A frog’s tongue is made up of a fascinating group of muscles. These are usually relaxed, but when prey is spotted, one set stiffens, causing the tongue to shoot out. As the tongue connects with the prey, another set of muscles contracts, pulling the tongue back into the mouth.


One particularly bizarre aspect of a frog’s tongue is that it is incredibly soft, ten times softer than a human tongue. This allows it to envelope its prey when it hits them, helping grab on to the prey to pull them back.


A frog’s saliva is a fascinating liquid. It would be natural to assume a frog’s saliva is incredibly sticky, helping to stick prey to their tongue. However, the saliva actually changes its stickiness throughout the process of prey capture.

When in the frog’s mouth, the saliva isn’t particularly sticky. As the tongue hits the prey, the saliva is runny, like water. This allows it to enter into the shape of the prey, seeping into crevices. It’s as the tongue retracts that the saliva becomes sticky, five times stickier than honey. This sticky saliva pulls the prey back into the frog’s mouth, where it once again loses its stickiness, allowing the prey to be swallowed.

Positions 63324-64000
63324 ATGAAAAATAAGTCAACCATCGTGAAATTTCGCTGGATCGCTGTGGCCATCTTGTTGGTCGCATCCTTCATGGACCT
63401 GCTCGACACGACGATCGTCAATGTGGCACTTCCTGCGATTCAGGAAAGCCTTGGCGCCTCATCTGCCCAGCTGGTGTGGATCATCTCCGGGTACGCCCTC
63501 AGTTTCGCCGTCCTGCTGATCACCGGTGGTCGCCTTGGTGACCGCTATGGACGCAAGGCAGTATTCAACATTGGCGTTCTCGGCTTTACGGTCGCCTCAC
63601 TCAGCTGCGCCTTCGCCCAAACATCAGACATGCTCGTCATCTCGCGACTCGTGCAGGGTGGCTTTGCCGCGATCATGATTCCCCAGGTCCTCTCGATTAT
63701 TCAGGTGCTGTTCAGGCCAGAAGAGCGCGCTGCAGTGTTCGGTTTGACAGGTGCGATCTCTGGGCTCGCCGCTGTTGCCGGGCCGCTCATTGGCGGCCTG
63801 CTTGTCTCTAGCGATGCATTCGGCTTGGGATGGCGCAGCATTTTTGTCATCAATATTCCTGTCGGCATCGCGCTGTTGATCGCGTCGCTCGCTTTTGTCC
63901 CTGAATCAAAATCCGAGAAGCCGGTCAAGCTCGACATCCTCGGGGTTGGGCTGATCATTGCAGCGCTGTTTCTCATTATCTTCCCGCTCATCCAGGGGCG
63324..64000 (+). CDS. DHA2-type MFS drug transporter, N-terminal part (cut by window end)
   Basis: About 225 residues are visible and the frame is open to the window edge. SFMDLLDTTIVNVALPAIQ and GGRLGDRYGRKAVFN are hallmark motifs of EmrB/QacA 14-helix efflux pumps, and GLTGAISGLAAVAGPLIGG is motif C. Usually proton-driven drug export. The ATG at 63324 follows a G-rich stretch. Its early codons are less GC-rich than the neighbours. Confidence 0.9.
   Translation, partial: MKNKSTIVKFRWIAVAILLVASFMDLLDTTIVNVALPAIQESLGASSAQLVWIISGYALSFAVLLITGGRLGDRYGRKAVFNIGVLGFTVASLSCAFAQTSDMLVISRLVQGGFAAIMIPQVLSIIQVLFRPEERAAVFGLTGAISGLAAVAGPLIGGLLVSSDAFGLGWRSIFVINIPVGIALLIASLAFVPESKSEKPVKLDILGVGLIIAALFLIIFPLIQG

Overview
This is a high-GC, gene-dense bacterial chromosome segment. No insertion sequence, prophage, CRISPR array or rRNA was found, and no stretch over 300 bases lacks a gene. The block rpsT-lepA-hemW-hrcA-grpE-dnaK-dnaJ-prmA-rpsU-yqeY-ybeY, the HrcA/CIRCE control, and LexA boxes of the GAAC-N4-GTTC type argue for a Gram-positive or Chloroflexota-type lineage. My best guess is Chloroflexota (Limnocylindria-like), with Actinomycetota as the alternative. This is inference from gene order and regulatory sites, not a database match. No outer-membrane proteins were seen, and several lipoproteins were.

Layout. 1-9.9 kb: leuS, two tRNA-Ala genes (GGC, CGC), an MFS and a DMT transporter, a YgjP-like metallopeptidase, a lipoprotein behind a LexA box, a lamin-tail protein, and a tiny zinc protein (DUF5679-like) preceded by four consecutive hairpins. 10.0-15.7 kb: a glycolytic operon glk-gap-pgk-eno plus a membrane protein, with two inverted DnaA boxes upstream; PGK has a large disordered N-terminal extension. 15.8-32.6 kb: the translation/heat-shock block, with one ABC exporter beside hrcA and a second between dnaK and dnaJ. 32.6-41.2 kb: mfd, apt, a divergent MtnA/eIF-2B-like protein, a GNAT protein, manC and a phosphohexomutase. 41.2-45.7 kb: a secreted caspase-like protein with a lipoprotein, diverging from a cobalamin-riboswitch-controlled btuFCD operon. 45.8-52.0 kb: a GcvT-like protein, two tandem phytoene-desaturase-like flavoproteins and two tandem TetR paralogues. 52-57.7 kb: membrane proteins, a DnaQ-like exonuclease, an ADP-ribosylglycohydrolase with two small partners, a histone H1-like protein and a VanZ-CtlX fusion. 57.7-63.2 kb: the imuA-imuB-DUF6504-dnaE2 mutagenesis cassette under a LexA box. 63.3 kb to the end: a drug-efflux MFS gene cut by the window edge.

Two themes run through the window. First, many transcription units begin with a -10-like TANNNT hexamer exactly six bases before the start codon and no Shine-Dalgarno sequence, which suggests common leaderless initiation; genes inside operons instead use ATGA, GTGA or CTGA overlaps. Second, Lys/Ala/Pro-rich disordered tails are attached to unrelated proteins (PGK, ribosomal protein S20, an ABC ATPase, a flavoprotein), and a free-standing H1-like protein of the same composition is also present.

The ability for the saliva to change form based on certain conditions makes it a non-newtonian fluid. Custard is another well known non-newtonian fluid. When put under pressure custard can become solid.

All of these amazing features allow a frog’s tongue to become to ultimate weapon. Not only is it able to reach out long distances, and pull prey to their death, it can also move with lightning speed. A frog’s tongue can move five times faster than a human can blink. This is important when trying to capture prey such as flies, which are famously fast and agile.